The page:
My first glimpse of Ukraine was from a squished middle seat on a Ukrainian Airlines plane, through the arm of a Dutch man who had clearly traveled to Ukraine many time and was completely unamused by the view. We were surrounded by the cacophony of four babies screaming in unison. While everyone around me was tense from the uncomfortable flight and the upset babies, I couldn't help but smile.
I looked down to the ground where Kyiv approached in the distance, surrounded by small towns and fields of crops (sort of like Iowa!).
I realized that I knew so much, yet so little about the place below me. I literally shook with a combination of excitement and anxiety for the entire descent.
After landing and deboarding the plane, I exited Boryspil Airport into a gaggle of taxi drivers ready to offer me trips into Kyiv. I shoved them off. Hyet, Hyet. I am fine. I have a plan. I was going use Uber to get into the city. But, I quickly realized that my Uber did not work, my phone was dying and the internet was not all that great. So, I caved and allowed a man to take me into the city. I am pretty sure he up-charged the scared and overwhelmed American girl, but I was desperate.
The first things I thought as we drove into the city were: 1) they drive really fast here and 2) where the heck am I? (both figuratively and literally). The whole ride I kept thinking, how naïve am I? Innocent Betsy from the midwest moves to Ukraine-who does that? At one point though, in an attempt to be positive I thought to myself, at least I am not naïve about my naïveté. I know for a fact that I am in a very different world right now.
To say I was relieved when I reached the hotel and the other Fulbrighters would be an understatement. They had been here, they were more confident than I, and they escorted me to dinner where they distracted me and redirected my what am I doing here thoughts. By the end of the night. I was okay. I was comfortable. I was ready.
Since Wednesday night, the days have completely flown by. Filled with friends, exploration, and a little bit (by Ukrainian standards!) of drinking.
I spent Thursday touring all over Kyiv with my close friend from Nansen, Ksenia. She had planned a whole tour for a us to see all of Kyiv in a day. It was PERFECT. We saw Maidan, the Motherland statue, and tried a lot of Ukrainian food. The sightseeing was great but it was even better for us to realize that we can see each other as much as we want for the next 10 months.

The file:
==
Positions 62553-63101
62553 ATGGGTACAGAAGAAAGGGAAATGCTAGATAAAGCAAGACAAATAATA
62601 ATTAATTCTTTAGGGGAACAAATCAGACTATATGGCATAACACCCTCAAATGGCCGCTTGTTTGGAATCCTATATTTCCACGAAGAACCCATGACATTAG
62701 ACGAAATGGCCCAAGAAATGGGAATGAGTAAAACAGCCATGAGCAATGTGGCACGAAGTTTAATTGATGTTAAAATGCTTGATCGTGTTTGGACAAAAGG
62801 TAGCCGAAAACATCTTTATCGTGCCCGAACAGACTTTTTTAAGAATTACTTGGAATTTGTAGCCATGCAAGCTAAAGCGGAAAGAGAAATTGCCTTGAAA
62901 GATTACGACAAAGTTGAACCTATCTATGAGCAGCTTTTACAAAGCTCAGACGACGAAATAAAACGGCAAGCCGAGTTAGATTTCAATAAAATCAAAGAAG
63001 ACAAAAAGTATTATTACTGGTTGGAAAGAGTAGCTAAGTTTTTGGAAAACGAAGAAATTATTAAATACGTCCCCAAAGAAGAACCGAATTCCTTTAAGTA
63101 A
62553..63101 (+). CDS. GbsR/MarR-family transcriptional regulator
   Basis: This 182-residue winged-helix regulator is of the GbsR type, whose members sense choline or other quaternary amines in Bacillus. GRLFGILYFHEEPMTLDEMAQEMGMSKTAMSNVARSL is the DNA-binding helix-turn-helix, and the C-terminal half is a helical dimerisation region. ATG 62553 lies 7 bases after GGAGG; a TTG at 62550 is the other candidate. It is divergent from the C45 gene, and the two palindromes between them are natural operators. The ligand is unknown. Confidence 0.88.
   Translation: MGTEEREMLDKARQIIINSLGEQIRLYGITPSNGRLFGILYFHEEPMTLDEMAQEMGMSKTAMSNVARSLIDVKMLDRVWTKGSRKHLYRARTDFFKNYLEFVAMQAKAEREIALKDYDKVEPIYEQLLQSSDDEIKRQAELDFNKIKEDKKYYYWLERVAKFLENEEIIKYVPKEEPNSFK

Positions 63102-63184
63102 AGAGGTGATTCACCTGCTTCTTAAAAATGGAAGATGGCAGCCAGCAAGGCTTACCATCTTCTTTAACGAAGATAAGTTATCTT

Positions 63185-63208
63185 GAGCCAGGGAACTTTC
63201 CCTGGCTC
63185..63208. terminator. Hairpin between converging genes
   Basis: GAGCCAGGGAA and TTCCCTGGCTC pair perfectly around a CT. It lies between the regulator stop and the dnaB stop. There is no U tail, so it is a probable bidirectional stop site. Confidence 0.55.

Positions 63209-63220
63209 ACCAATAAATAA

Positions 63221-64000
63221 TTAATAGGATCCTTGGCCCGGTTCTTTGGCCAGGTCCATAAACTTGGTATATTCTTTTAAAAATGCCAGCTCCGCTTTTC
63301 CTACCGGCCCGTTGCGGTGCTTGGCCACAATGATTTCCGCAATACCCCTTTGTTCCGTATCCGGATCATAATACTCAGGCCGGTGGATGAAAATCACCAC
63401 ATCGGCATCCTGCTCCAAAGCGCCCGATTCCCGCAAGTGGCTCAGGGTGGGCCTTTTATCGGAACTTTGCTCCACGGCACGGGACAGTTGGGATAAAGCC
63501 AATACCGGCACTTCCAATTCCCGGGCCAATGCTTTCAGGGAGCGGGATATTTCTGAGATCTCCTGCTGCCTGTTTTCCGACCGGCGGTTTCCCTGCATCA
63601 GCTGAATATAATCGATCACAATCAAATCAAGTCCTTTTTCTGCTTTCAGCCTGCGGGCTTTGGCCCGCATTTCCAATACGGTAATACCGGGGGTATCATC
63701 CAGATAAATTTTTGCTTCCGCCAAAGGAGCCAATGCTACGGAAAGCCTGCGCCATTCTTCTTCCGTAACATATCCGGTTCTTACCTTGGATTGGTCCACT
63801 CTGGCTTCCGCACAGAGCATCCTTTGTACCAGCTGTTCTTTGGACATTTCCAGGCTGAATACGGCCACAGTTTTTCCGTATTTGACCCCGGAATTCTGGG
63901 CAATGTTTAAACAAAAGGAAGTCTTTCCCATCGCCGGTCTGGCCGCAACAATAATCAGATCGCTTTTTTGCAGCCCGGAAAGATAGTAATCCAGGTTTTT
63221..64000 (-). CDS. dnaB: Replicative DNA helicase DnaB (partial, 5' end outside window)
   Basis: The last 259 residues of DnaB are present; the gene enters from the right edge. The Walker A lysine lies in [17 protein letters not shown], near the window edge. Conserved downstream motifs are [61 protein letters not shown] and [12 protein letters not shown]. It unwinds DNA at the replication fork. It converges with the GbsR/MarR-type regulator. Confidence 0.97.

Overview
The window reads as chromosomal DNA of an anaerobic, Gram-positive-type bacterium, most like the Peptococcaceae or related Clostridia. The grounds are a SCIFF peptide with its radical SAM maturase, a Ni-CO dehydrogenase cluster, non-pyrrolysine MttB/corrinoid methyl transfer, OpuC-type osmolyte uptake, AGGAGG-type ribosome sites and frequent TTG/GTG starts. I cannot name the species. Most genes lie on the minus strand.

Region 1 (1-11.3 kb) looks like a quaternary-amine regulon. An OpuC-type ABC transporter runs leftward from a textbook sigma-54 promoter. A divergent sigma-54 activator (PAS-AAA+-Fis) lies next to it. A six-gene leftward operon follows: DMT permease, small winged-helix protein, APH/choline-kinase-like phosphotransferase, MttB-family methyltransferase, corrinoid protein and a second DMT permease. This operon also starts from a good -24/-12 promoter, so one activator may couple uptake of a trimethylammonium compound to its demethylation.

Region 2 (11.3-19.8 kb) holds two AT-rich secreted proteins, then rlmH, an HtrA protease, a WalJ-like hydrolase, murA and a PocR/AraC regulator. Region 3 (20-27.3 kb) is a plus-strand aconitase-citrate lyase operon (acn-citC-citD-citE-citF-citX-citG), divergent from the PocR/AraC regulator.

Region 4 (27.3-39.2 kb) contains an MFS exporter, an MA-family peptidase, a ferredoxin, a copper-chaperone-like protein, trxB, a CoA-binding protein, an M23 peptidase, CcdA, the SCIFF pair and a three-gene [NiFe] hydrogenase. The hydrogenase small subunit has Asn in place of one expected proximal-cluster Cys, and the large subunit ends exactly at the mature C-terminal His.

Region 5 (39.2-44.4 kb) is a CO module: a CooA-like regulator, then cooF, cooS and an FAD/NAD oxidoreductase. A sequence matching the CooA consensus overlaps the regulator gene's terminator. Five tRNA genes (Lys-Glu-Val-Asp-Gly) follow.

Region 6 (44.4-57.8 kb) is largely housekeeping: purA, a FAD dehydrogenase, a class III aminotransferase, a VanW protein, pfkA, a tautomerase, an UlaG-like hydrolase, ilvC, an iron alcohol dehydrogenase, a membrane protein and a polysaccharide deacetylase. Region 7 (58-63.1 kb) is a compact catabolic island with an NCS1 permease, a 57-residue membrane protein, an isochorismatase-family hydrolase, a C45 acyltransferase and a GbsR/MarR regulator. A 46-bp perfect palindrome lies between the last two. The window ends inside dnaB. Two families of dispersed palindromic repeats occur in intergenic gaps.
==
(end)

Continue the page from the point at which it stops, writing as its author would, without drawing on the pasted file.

We spent Friday literally locked in the American Embassy for our orientation. Learning about everything from health and security to English language teaching resources. In the evening we had a reception for our Fulbright group and some others who we had met during orientation. I really enjoyed the chance to network with people who are interested and engaged with issues and ideas that I constantly think about.
Today, I finally got to meet representatives from my university who will take me home tomorrow. More on them later but I will just simply say, they are amazing.
The last few days have been crazy, chaotic, and exciting. I will not hide that I feel very naïve and incompetent at points. I cannot speak Russian or Ukrainian which means I have to depend on
those around me for help and as I said before, I know a lot about Ukraine but I have much more to learn. I have already been surprised by some cultural differences and don't always understand how
to interact with people.
With that said, I am more excited for my next 10 months than I have been since finding out I received a Fulbright in March. The future is very exciting and the opportunities I will explore are endless. I am learning that Ukrainian's penchant for kindness is beyond what I could have imagined and that I have support to help me through the difficult times as well as celebrate with me through successes.
To you all, keep doing what you are doing! Sending messages, snapchats, and keeping me in your thoughts. And, if you are curious about Ukraine reach out to me, ask me questions! Together, we can learn about this beautiful country and the people that live here.